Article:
Realism in Wartime : Prints from l'Illustration
A Colorful Illustration of the Terrace of the Café de la Paix in Paris in Wartime
Francois Flameng and Georges Scott are now the best known of illustrators to be published in the French newsmagazine 'l'Illustration' during the Great War years, but many other illustrators and artists contributed their work to the magazine. One of the regular artists who produced countless illustrations (as well as written journalism) during his war-time career was Louis Sabattier. While Flameng and Scott were consummate artists in a more modern sense of the word, Sabattier is best described as a photo realist, a true news illustrator who could turn out a stirring scene in almost perfect realistic detail, giving at first glance the impression of looking at a photograph, rather than at a hand-made watercolor or painting.
This type of illustration harkens back to the days when it was not always possible to procure suitable photographs for a particular article or news event. Fortunino Matania produced work of the same type in general, specializing in heroic battle-scenes of courageous individuals, while Sabattier preferred to portray more light-hearted war-related scenes behind the front-lines. He was skillful at drawing soldiers on leave or lovely smiling nurses, giving an impression of shared camaraderie and dogged good cheer. Sabattier's work was definetly morale building and uplifting and yet somehow tender and gentle, for all its ultimately militaristic subject matter. His soldiers are the citizen soldiers of the Republic, the poilus and officers who stand shoulder to shoulder in the trenches and greet each other as friends when on leave behind the front. His nurses are ordinary young or kindly older French ladies willing to forego middle-class conventions; they are ready and eager to help out in any way they can, even if only by looking lovely and engaging in a bit of harmless flirtation with a wounded and gallant officer.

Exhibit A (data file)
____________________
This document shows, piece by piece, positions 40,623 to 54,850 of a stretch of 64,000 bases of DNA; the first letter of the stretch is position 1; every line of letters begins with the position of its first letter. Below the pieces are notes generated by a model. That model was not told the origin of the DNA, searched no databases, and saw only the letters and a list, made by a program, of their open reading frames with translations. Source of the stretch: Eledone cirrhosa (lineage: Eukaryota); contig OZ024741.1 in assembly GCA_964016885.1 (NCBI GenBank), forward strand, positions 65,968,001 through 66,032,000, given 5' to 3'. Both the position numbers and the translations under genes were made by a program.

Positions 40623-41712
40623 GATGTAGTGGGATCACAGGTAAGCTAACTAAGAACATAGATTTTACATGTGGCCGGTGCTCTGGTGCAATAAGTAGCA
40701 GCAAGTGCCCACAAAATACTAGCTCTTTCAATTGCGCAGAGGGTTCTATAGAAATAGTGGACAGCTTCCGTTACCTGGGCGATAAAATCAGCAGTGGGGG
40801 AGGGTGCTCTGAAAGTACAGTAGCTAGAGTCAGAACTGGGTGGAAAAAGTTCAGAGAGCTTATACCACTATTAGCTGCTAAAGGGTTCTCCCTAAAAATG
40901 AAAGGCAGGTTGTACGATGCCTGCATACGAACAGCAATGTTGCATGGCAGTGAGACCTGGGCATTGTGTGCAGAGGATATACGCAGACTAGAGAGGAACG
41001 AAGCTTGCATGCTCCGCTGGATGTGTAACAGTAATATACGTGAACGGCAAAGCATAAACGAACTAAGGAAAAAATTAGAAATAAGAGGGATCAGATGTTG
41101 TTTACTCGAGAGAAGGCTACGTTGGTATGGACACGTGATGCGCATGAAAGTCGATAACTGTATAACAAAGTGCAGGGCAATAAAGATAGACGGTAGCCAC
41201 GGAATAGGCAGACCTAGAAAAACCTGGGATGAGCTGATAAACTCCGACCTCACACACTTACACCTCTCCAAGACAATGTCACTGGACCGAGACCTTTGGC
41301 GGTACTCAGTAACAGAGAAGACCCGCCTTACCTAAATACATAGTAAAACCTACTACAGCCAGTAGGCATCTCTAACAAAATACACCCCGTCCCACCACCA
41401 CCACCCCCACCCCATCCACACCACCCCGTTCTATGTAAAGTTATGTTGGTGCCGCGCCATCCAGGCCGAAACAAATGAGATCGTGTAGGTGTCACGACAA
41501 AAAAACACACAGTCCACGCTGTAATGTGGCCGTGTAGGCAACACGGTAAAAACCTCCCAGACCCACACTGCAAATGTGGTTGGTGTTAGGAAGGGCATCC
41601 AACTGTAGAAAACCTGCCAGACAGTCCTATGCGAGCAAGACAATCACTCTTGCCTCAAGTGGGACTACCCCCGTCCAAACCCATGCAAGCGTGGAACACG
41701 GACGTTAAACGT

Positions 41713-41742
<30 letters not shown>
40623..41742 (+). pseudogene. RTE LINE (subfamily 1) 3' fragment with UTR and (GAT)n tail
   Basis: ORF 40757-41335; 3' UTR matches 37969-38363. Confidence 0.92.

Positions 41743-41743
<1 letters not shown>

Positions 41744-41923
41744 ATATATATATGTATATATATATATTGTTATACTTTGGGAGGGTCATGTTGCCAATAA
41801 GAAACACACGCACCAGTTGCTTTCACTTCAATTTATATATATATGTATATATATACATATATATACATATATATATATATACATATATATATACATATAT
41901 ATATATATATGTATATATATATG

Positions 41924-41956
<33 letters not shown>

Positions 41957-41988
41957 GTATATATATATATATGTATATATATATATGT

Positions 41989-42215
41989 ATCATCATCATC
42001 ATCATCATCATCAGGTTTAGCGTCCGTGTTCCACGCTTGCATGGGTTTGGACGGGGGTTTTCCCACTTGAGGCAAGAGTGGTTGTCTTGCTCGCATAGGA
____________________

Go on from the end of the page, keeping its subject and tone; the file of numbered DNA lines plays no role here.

Louis Sabattier apparently had a weak spot for the volunteer nurses of France, for he produced many fine and touching illustrations in which the ladies of the U.F.F. ('Union des Femmes de France') figure as main subject. These charming illustrations can be found in the links on this page as well as in the section on The Roses of No-Man's Land : Nurses in the Great War.
During the war years, 'l'Illustration' printed Sabattier's work mainly in sepia tone as well as occasionally in color, many of which were large two-page spreads suitable for framing. Greatly appreciated during his time, Sabattier was one of 'L'Illustration's' most famous and distinguished artists but he was not considered to be up to serious academic standards when it came to producing works of 'Art'. He was after all but a mere newsmagazine illustrator. Ironically however, it is work such as his own that is now better remembered than that of his more academically accepted collegues.
Nevertheless, this genteel depreciation apart, L. Sabattier along with Flameng, Scott, Simont and Lucien Jonas was one of the French artist-illustrators who helped form and define the contemporary public's mental image of the Great War. His work was of course printed and reproduced in countless newsmagazines worldwide during the war years. After the war he continued to work for 'L'Illustration' though his subject matter was more mundane and everyday though just as charming and colorful.
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